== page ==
Having thoroughly examined every MS. of the Aeneid of any value, he returned a few years ago to Dublin, when declining years disposed him to rest from travel, and where the library of Trinity College afforded him a rich supply of early printed books on his subject. Here he spent most of his time, hunting up obscure allusions, seeking new illustrations, and labouring to perfect that exegesis which he held to be the main problem in editing Vergil. For in textual criticism he had become thoroughly conservative: he believed in the pure condition and good preservation of the Aeneid, and used to scorn those scholars who emended because they could not understand. He was with difficulty persuaded to contribute some notes on passages to Hermathena, from which scholars may infer the magnitude of a commentary carried out on the same scale through the whole twelve books. This commentary is complete,and has been bequeathed, I believe, to the care of Mr. Davies, the well-known editor of the Agamemnon and Choephori, a thoroughly competent scholar, and an attached friend of the author. The MS. is in such beautifully clear and accurate writing that its publication will not be difficult. A fragment of 176 pages on the first twenty-six lines (Eneidea) was printed a few years ago by Dr. Henry, but he could not content himself with either his own work or the work of any known printer, and so preferred the postponement of the remainder till after his death. With all its ability, its originality, its acuteness, I fear this wonderful commentary is on too large a scale, and embraces too wide a range of illustrations and discussions, to find favour with our examination-driven students. It is like the work of a sixteenth-century scholar, of a man who studied and thought and wrote without hurry or care, who loved his subject and scorned the applause of the vulgar crowd. As such, and as the fullest and best exegesis ever attempted of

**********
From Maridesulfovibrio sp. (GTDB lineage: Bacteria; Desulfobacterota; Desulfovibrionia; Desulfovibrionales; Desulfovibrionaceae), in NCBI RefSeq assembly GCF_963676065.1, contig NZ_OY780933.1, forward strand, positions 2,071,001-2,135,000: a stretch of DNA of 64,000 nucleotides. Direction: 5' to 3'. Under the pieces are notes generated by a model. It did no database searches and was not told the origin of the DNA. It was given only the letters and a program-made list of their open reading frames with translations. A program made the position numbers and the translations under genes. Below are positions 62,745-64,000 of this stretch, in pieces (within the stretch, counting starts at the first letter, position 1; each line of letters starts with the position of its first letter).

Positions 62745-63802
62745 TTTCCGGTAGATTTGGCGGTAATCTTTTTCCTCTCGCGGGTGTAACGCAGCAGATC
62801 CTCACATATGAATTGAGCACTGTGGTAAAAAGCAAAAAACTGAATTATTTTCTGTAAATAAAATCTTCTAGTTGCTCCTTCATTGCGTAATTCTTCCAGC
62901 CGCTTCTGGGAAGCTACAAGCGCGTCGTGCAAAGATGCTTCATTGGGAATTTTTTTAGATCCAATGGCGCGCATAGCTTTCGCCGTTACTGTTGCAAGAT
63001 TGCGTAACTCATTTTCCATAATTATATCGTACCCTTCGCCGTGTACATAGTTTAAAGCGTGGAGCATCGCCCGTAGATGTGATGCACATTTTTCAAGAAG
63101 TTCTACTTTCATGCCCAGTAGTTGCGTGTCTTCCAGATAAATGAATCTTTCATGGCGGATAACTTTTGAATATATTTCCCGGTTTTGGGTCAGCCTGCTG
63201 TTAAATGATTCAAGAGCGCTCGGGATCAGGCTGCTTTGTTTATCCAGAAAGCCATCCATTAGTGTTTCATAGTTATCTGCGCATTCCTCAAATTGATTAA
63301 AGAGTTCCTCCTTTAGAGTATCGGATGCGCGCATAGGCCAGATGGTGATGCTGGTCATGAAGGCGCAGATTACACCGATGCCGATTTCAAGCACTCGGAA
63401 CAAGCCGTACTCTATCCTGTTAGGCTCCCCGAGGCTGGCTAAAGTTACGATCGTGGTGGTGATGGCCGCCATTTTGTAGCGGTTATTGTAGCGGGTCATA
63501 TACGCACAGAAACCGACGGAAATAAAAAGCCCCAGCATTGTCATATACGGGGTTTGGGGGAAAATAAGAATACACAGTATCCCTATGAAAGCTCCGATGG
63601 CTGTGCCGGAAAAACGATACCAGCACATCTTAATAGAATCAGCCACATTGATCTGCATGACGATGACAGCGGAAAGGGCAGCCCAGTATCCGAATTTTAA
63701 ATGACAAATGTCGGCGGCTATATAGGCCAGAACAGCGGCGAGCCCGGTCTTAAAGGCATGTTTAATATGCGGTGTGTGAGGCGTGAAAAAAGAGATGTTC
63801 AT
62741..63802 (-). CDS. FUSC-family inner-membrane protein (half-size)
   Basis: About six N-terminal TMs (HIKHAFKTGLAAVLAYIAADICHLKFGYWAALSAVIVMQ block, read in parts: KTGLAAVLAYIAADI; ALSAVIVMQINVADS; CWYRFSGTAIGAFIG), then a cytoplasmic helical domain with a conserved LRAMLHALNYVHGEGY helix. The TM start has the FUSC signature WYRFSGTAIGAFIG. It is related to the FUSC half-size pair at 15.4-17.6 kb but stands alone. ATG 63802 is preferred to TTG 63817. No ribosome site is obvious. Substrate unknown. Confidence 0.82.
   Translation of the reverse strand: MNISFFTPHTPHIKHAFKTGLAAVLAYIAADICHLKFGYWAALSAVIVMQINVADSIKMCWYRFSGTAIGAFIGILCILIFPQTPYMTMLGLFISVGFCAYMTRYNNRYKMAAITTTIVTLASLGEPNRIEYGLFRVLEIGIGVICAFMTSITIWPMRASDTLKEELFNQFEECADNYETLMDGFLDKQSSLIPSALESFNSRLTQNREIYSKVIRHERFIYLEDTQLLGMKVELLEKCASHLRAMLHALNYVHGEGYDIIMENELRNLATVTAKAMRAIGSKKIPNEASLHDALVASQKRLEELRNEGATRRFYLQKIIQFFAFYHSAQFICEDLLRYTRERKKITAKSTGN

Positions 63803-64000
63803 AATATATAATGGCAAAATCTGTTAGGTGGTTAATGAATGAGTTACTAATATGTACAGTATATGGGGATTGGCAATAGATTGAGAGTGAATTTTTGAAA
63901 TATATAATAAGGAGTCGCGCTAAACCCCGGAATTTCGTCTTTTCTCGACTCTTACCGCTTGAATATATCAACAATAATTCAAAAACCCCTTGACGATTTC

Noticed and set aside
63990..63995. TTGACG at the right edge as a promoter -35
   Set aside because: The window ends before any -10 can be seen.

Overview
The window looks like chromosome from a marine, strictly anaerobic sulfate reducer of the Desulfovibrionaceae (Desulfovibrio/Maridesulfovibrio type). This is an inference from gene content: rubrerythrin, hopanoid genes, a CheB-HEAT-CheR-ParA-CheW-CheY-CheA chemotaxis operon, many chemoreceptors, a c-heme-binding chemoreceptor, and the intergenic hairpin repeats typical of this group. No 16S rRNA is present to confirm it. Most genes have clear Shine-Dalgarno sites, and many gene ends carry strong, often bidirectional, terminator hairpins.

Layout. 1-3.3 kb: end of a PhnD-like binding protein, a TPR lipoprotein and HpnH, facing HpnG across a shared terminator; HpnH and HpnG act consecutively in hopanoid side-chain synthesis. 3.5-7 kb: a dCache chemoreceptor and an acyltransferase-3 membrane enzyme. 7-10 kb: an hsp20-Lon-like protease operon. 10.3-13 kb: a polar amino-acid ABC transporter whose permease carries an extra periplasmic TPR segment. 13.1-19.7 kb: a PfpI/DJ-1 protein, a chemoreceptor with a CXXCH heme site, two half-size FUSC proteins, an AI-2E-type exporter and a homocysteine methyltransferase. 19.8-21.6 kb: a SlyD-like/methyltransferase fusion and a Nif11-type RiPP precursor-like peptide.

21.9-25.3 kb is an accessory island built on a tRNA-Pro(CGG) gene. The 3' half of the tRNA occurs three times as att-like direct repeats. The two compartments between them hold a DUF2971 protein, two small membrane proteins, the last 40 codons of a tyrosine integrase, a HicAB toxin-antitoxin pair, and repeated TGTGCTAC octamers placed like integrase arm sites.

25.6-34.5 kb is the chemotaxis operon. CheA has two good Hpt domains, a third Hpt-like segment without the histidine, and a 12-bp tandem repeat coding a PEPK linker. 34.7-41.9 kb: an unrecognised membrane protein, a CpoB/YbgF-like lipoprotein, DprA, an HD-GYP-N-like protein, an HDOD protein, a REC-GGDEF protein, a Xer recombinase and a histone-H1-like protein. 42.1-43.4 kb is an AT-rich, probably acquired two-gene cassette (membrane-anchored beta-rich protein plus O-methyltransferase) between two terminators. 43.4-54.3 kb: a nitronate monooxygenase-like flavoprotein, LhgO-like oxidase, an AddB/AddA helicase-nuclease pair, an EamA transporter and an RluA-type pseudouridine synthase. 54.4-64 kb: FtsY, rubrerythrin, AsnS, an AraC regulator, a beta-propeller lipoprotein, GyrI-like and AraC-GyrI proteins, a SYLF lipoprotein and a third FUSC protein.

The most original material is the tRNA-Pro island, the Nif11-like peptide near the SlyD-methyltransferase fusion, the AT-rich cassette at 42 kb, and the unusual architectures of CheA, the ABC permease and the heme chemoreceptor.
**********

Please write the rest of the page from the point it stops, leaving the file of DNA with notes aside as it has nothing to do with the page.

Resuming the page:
Vergil, Dr. Henry's commentary cannot fail to take a permanent and unapproachable place.